“There was just constant kindness,” smiles Beth. “They didn’t falter. We were there a lot, especially over Christmas, and the courtesy, the kindness, was incredible. There was no ask too great. In January we went in with some cake for Dad’s birthday, and there was a ￼nurse there just going about his work, and Mum said ‘excuse me, please can we have some plates and some tea?’, and he popped his head around the door and said ‘of course’, and got some for us!”
Since Helen has been back at home, our doctors, nurses and therapists have continued to support her through phone calls and visits, and our Patient & Family Support team have helped to organise a team of carers who visit her four times a day to help her wash and get dressed. One of our physiotherapists, Ali, and Beth, one of our occupational therapists, have also been visiting Helen, working with her on rehabilitation goals, equipment provision and liaising with other teams for ongoing therapy.
“Ali and Beth have been helping me to walk,” says Helen. “In the early days they helped me to just have the confidence to get up, and then we progressed to walking.”
“They also gave Dad a really good start in terms of knowing what exercises Mum should do,” says Beth. “You can look this stuff up on the internet, but there’s so much information out there it’s hard to know where to start. They set the foundation for us being able to do Mum’s daily exercises, which have been really key.”
Our nurses have also been there during the night, when things can often seem overwhelming.
“There was one occasion when Dad was away, and my sister and I were caring for Mum,” says Beth. “One of Mum’s medications had run out, and it was a Saturday night and we were panicking. We didn’t know which of her medications did what, so I called the Hospice and the nurse I spoke to was so sweet. She talked me through it all. It was about 11.30 at night, but she talked to me for about 20 minutes and reassured me. Having a service like Phyllis Tuckwell available at the end of the phone, to ask questions, to check in with, it just makes the whole process so much easier. It makes you a bit braver in terms of looking after someone else, because you’ve got a bit of backup. Dad always calls them ‘the saints and angels of Phyllis Tuckwell.”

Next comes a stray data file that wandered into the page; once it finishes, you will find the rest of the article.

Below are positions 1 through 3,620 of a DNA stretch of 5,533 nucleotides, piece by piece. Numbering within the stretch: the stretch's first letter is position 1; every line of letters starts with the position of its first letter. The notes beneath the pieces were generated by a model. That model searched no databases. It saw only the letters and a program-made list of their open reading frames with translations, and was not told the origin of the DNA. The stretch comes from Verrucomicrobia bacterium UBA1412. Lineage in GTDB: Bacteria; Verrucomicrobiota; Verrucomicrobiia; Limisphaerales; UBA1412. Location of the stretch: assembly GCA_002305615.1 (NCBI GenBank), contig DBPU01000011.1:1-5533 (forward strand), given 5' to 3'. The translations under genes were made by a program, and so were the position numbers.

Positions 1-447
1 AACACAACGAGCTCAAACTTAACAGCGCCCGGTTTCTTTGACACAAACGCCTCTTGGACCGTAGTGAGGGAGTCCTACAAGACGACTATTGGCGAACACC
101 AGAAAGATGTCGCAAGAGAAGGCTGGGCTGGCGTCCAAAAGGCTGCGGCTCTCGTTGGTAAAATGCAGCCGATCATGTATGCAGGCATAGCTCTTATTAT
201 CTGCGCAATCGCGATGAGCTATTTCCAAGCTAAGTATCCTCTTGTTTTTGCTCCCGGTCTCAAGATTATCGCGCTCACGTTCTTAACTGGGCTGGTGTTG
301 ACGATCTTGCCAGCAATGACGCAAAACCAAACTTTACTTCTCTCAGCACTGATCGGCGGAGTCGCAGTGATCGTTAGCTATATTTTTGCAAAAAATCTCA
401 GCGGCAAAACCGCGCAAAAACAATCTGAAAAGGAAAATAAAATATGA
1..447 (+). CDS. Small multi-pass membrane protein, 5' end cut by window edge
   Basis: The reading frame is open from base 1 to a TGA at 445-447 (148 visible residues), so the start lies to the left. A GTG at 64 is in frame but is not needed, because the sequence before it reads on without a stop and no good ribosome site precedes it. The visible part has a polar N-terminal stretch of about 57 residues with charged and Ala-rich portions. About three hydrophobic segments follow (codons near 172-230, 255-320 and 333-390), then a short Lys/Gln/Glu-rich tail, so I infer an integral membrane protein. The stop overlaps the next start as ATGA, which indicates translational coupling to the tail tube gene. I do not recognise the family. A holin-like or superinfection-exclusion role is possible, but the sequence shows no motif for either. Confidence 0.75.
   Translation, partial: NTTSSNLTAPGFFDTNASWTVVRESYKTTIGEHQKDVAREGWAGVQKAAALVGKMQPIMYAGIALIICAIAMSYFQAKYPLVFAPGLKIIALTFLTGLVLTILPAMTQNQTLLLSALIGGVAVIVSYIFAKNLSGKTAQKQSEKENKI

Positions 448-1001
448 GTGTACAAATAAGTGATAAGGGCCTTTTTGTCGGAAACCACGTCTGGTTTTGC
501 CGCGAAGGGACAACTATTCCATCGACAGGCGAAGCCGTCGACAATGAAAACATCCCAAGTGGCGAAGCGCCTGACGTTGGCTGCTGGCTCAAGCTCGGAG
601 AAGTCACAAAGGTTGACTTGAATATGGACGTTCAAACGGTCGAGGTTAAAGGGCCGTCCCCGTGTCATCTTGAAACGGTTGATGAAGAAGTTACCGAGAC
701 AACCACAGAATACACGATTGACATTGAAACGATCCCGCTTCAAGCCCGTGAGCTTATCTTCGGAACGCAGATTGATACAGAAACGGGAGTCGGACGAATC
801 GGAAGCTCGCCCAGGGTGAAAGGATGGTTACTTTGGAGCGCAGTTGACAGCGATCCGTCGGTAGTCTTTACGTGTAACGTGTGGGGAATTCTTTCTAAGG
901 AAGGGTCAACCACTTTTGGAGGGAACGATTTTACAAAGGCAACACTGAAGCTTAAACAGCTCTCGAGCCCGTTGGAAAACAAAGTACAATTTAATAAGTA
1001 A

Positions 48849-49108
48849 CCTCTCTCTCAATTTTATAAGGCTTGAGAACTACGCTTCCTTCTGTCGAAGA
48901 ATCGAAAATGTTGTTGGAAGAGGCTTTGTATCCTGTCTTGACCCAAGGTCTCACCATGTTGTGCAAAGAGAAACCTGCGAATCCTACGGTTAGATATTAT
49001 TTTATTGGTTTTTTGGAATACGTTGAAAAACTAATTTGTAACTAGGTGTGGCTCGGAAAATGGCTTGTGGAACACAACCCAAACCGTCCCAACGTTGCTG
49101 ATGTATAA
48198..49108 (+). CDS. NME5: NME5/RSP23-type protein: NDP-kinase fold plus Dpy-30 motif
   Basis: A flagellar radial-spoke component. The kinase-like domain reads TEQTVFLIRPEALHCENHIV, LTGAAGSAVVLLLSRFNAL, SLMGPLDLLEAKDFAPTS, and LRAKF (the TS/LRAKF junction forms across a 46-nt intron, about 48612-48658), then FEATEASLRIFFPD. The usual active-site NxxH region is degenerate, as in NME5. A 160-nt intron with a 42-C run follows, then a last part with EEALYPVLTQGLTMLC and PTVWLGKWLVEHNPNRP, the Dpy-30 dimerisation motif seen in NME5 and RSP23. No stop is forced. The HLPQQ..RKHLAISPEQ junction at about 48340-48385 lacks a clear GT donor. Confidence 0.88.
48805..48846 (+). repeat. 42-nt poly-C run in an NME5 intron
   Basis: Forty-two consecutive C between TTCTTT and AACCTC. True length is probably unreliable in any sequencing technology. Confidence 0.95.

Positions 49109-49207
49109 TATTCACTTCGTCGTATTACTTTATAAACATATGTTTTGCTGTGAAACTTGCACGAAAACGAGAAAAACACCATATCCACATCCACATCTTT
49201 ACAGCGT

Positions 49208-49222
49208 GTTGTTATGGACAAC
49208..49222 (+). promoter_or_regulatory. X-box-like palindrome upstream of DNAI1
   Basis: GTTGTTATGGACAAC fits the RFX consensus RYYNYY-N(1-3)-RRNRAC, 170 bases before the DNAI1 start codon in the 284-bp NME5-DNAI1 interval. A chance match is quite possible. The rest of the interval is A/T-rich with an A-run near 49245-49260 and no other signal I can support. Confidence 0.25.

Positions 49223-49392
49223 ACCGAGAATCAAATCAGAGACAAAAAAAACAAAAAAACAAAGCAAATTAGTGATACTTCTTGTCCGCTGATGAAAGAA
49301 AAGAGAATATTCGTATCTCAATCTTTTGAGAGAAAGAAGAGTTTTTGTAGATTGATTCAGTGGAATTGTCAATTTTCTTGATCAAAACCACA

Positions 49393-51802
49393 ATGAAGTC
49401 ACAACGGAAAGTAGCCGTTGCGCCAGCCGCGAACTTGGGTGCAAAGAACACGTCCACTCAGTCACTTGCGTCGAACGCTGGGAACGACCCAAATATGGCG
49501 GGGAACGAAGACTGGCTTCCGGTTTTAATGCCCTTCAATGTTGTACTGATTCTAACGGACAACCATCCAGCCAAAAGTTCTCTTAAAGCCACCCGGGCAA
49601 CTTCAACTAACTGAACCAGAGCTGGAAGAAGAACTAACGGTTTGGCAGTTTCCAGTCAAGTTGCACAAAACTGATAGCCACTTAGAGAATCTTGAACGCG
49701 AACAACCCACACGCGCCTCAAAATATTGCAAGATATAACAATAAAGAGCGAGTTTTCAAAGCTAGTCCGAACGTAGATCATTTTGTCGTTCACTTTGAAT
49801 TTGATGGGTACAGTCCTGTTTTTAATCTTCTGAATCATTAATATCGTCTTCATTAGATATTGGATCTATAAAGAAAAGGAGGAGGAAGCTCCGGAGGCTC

Helen is continuing to do well at home and we will continue to support her as her needs change. She has managed to go on a few outings locally, and in June celebrated her 60th birthday with family and friends, something none of them had thought possible earlier that year.
“My party was on the Jubilee weekend,” smiles Helen. “Mark wrote a speech, and said ‘there’s always a guest that turns up at a party that you don’t expect to be there, and today that person happens to be our hostess!’”
This year Helen and her family will be spending Christmas at home with extended family. “There are rather a lot of us when we’re all together!” says Beth. “The day will involve games, food, homemade berry liquors, silliness and hopefully a few brisk walks, which will really put Mum’s electric wheelchair to the test! I’m sure there will be some difficult moments for Mum, and no doubt we’ll all get overwhelmed at one point or another, but I just can’t believe we get to celebrate Christmas with Mum again. Every second we have with her now feels like a bonus, whether the mood is high or low. Last year was so unfathomably difficult, we’ll definitely be pulling out all the stops this year!”